COM Process Technology Program Grad Receives Promotion
Posted on: April 19, 2011
One of the first students to go through the Associate of Applied Science Process Technology Program at College of the Mainland has quickly ascended the career ladder. Erik Montemayor has accepted the position of Asset Coordinator for the 500 and 600 Sections of the Residual Hydrotreating Unit (RHU,) a critical asset at BP's Texas City Refinery.
It has taken Montemayor 16 years of hard work to get where he is today. Bill Raley, Dean of Industrial/Technical Programs, said he was very happy to learn that one of the first students of the COM program has risen up the ranks and has become one of the Refinery’s most valuable assets.
Montemayor saw a great opportunity in his new position because the RHU distinguishes the facility from most other refineries in the world. Montemayor's unit takes very heavy, bottom of the barrel crude oil and converts it into valuable transportation fuels.
Since there are are only a handful of RHUs in the refining business worldwide, BP Texas City's ability to use its RHU to convert otherwise unsellable products into valuable commodities is a tremendous advantage to the site and the company.
Montemayor grew up in Santa Fe where he graduated from high school in 1993. While working at Amoco as a "red hat," or temporary worker, he began taking basic classes at College of the Mainland. Soon after beginning work, a meeting was called for all temporary workers to see who would be interested in enrolling in a new program being developed in Process Technology. Montemayor and a few others were quick to sign up for the new program.
"Dennis Link at Amoco, now BP, got me my start with PTEC. I grew up with his kids and he played a big part with getting me a scholarship through Amoco to pay for books and the PTEC program," explained Montemayor.
Montemayor enjoyed the PTEC courses and learned as much as he could about process technology. The course that stood out for him was trouble-shooting. "Learning material balance is important, if you have so much flow coming in you have to have so much coming out somewhere—always use all your senses you have as a human being, use them all to help trouble shoot and be aware of what is going on at all times," said Montemayor.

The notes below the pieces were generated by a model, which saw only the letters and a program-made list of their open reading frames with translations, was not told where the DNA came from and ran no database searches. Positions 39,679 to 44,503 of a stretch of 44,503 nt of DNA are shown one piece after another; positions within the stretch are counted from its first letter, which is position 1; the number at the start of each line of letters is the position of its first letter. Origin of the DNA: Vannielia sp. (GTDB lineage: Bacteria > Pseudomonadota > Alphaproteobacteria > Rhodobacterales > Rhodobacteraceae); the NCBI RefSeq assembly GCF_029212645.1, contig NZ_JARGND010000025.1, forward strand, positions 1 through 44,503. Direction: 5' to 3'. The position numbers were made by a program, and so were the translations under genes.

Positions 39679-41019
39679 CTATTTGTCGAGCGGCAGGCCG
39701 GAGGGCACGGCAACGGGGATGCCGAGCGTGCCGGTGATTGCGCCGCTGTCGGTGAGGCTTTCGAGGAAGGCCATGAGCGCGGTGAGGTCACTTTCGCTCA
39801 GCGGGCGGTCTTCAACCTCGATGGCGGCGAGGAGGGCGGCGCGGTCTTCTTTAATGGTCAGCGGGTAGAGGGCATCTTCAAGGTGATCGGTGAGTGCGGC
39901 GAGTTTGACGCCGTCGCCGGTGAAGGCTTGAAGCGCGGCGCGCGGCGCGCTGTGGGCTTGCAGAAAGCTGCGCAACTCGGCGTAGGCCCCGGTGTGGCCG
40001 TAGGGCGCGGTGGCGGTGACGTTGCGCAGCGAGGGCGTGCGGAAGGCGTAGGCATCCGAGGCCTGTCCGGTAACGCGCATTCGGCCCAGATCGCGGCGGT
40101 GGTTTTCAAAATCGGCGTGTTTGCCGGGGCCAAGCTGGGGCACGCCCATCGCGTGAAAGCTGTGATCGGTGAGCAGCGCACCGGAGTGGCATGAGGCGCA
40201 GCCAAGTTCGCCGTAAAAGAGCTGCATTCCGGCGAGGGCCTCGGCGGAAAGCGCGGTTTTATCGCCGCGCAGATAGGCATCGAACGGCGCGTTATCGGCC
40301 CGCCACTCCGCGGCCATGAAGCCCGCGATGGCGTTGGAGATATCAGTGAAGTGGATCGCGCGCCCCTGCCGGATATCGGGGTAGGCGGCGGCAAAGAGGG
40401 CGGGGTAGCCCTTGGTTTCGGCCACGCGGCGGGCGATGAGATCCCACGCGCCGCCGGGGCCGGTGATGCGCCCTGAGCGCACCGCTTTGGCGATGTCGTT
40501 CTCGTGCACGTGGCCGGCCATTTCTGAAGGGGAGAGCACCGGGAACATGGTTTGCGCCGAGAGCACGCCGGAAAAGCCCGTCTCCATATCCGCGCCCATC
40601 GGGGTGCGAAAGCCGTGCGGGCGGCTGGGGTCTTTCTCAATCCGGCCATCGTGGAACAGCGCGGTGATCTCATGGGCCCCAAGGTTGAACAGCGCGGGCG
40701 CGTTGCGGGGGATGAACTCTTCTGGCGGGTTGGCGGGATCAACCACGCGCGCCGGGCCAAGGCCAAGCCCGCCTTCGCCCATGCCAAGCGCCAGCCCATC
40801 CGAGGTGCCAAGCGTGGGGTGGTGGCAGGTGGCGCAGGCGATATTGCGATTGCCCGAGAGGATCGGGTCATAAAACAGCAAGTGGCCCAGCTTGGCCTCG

The program teaches students to understand chemical processing, from the instrumentation and pumps to the extracting and refining of chemicals. The degree takes 69 hours of course work to complete.
Getting a job
Soon after Montemayor finished the PTEC program, he went to apply at the Amoco Westlake facility where there was a huge line of people that wrapped around the room. He was surprised by the number of people applying for jobs. Yet Montemayor was confident in what he had been taught, and he took the tests and did the best he could. He got the phone call that he was selected for a job.
Montemayor’s advice to others, "most important thing would to be learn the basics of mechanical operations. Keep putting your name out there, taking the tests and you'll get selected."
Montemayor would love to give back to the program that has given him such a great career. "PTEC gave me the basic skills and it allowed me to get my foot in the door. They helped me find that job opportunity I needed. When I went to that job interview I was able to know the basic knowledge of operations but I just didn't have the experience coming right out of school. It opened the door for me, it really did," said Montemayor.
The program gave him the knowledge needed to get a good paying job. "Erik helped pave the wave of success for hundreds of PTEC graduates who came behind him through his passion for learning, extraordinary work ethic and personal drive to be the best he can be at all times. There is nothing more special than being involved in something like this that has made such a difference in people's lives," said Dennis Link.
Many building materials, jet fuel, metals, and plastics - are products of process technology. Process technology involves every aspect of chemical processing; extracting valuable commodities such as oil and natural gas, refining them, and carefully monitoring the process that makes it happen. Special instrumentation, pumps, turbines, and compressors are designed to monitor and separate the chemicals that make up countless products we use everyday.
Process technology spans many industries. Power plants depend on it to maximize output and minimize emissions. Waste- and water-treatment plants use it to monitor industrial waste, environmental impact, and human health and safety. In the pharmaceutical industry, it's even used to develop the coating on aspirin.
COM closely partners with the local industry to insure the right competencies are being taught in the classroom. College of the Mainland PTEC program has the highest placement rate after graduation of all the PTEC programs in Texas. "Experience is a great thing but experience and education will put you on the fast track," said Raley. For more information, on the PTEC program, call 409-933-8536 or www.com.edu/degrees-programs/ptec.php.